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Beef Gravy

Organic Brown Gravy for Meatloaf

My one non-food site is a product review site and how I set out doing that is I scour the net for reviews and seek out products with great reviews. The short of it is I do the leg work so busy moms have more time. Well, this got me thinking of this gravy recipe. Many these days are going either gluten-free or organic or both. But where do you find the stuff to do that? When I made this recipe, I sought out the best-reviewed products to make gluten-free, organic brown gravy for meatloaf.

I thought what is the point of making this recipe if you have no idea of what to use to end up totally organic and gluten-free in the process? I mean it is nice to say ‘use organic ingredients or gluten-free ones’ but if you have no idea of what are the good ones you’re going to be making a lot more gravy, I bet, than you were setting out to do.

So in doing this recipe I went through the reviews and, trust me, all the good and the bad ones, to find a set of products that people said were worth the money. After all, who wants to buy a bunch of stuff only to find out it’s gross? I don’t and that is why I have so many suggestions in this recipe. Of course if you have one you like better, or like period, then go with what you know. I would. I merely wanted options available to you to make the recipe within the scope of the description. Continue reading

Gorgeous Gravy to Serve with Beef Tips

Can you take a wild guess what the third most popular meat is in the world, accounting for about 25% of all the meat eaten? The answer is beef! Beef falls behind pork (38%) and poultry (30%) in the ranking of the most popularly consumed meat of all time. The term ‘beef’ is said to have come from the Latin term ‘bovinus.’ According to statistics, the three countries that are considered the largest beef consumers are the United States of America, Brazil and People’s Republic of China.

However, another statistic shows that the largest beef consumers per capita basis are Argentina, the US and Europe. Beef is indeed one of the most sought after meats around the globe. Australia, the US and Brazil are deemed the largest exporters of beef worldwide. So how did man start to eat beef? History says that the flesh of bovines was considered everyday food even during the prehistoric times.

Evidence was discovered even on the oldest and earliest cave paintings. However, it was around 8000 BC that the domestication of cattle began in order to increase the availability of not just the meat (beef), but the milk and leather that the cattle provide. As for the time when man began to cook beef, no one can pinpoint when it really started. Through time, man was able to differentiate the many different types of cows that can provide meat and milk. There are some kinds that provide great milk but not meat and vice versa. However, there are also those that can serve both purposes. The following homemade gravy recipe was created to complement beef tips. Continue reading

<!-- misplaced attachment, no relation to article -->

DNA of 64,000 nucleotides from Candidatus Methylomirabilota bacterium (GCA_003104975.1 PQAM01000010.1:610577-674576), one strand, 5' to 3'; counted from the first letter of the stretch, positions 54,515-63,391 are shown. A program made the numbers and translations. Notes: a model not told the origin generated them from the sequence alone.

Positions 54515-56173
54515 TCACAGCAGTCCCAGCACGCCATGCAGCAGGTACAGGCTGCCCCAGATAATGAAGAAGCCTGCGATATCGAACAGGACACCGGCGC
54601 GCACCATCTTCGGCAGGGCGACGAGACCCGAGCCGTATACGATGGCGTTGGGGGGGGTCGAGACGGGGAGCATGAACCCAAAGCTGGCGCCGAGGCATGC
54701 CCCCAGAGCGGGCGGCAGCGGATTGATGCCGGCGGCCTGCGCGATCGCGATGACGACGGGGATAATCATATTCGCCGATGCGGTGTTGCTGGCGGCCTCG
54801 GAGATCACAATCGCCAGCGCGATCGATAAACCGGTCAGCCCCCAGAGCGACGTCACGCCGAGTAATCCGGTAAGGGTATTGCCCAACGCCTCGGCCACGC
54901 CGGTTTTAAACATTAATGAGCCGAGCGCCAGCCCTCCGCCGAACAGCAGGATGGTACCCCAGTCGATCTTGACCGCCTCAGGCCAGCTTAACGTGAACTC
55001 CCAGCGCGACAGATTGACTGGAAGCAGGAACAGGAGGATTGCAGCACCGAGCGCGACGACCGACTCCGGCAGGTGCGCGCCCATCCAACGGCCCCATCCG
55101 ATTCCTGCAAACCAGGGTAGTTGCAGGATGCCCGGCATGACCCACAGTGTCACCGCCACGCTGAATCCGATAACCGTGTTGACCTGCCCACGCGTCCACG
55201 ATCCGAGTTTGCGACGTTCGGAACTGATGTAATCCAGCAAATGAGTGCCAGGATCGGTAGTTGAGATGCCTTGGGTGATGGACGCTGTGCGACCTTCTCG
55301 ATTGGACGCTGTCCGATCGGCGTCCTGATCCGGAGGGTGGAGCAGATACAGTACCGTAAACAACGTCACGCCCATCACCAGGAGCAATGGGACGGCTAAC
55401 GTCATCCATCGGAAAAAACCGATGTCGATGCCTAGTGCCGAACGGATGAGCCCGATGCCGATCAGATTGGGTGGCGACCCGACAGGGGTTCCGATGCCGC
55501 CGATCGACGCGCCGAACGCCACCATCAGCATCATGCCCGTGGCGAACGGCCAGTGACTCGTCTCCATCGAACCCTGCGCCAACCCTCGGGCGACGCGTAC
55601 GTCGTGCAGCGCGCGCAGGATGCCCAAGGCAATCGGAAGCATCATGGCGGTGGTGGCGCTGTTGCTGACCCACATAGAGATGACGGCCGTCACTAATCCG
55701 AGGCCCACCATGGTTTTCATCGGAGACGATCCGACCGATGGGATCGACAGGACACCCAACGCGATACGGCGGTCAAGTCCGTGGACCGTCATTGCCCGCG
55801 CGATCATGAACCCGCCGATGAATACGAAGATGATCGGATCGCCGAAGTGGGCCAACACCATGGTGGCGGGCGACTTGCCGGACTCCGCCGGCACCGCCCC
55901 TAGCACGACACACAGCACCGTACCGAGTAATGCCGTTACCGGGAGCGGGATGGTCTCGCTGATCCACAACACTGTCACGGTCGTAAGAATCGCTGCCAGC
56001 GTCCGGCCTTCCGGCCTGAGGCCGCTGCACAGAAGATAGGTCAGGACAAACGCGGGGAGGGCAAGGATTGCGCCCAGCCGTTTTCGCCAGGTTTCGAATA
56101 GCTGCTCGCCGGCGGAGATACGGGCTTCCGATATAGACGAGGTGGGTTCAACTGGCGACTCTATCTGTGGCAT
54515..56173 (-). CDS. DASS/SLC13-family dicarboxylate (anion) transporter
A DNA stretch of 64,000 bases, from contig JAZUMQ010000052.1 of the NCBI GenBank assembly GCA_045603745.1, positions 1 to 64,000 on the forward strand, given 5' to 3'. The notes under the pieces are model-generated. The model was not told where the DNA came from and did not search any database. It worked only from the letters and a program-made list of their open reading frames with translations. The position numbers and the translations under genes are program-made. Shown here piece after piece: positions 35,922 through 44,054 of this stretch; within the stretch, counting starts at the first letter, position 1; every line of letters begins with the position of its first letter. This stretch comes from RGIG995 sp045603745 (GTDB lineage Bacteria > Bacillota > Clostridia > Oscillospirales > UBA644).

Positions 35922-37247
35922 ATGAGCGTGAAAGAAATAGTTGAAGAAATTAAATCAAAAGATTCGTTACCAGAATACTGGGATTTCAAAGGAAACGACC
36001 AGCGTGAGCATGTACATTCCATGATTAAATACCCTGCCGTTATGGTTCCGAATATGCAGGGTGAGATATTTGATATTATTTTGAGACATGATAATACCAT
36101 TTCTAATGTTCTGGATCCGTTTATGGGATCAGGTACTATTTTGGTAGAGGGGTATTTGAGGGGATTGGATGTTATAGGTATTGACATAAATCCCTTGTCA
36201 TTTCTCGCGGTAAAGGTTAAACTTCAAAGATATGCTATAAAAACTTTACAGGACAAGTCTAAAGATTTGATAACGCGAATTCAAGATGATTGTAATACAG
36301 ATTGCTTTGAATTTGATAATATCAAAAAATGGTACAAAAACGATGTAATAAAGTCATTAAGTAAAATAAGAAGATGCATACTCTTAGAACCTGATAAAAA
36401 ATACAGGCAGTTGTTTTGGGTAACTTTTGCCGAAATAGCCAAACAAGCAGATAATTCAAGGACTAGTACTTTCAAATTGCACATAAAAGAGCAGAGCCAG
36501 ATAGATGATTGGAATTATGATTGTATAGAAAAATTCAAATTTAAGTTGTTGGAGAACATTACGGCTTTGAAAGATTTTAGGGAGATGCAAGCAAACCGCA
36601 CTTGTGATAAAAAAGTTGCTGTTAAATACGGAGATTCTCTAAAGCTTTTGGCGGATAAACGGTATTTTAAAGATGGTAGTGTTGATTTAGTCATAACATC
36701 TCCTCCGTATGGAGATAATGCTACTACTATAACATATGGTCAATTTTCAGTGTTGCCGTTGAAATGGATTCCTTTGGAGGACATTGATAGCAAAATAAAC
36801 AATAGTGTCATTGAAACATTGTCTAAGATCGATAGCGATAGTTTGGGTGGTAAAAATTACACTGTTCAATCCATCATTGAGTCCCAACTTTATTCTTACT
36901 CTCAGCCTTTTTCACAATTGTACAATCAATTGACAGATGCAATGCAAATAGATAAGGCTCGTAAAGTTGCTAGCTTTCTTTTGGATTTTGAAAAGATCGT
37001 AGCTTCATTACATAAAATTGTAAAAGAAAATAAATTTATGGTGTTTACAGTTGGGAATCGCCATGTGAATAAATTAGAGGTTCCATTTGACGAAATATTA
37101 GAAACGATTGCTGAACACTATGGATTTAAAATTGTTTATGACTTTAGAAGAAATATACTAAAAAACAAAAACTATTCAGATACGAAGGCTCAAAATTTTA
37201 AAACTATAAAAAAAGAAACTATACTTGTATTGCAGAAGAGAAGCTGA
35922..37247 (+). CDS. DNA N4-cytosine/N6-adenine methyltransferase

Red Wine Gravy with Celeriac Mash

This satisfying and delicious meal is a great example of a dish which needs gravy. Although gravy recipes are optional with some dishes, they are wonderful with sausages and mashed potatoes and you can make various kinds of gravies, depending on your preferences and which type of sausages you are using. It is usually a good idea to use high quality sausages because you can really taste the difference. You can poach the sausages for the following sausages in gravy recipe one or two days ahead of time if you want to.

The celeriac and potato mash makes a change from the mashed potatoes you might usually serve and the celeriac adds an interesting flavor, which goes very nicely with any kind of sausages and pretty much any kind of sauce or gravy.

Butter and cream are added to make it extra creamy and delicious. The gravy in this recipe is made with wine, parsley and beef stock and it is rich-flavored and quite dark. You can add some sugar to the gravy if the taste is too tart for you but some people prefer it that way so make sure you taste it before adding any.
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Easy Salisbury Steak Gravy Recipe

This easy Salisbury steak gravy recipe makes a great dinner for busy weeknights or a satisfying, warming meal for a lazy weekend. Salisbury steak is made with ground beef, egg, onion and other ingredients and it is a good budget alternative to steak. The ground beef mixture is almost as satisfying as a piece of steak but it is a fraction of the cost. It is nice to have steak sometimes but the cost can be prohibitive, which is why recipes like this easy Salisbury steak gravy recipe are so nice to learn.

The gravy is made while the Salisbury steak is keeping warm and it is made primarily with milk, beef bouillon, and mushrooms for a rich and unique flavor. You can serve broccoli and corn kernels with this easy Salisbury steak gravy recipe or you can serve other vegetables like green beans, green peas, or carrots.

Boiled or mashed potatoes are also nice with it. You can get frozen Salisbury steak in gravy but those dishes are nowhere near as good as this homemade recipe and once you have made this you will not want to buy the boxed meals again. Continue reading

One of the Best Hamburger Steak Brown Gravy Recipes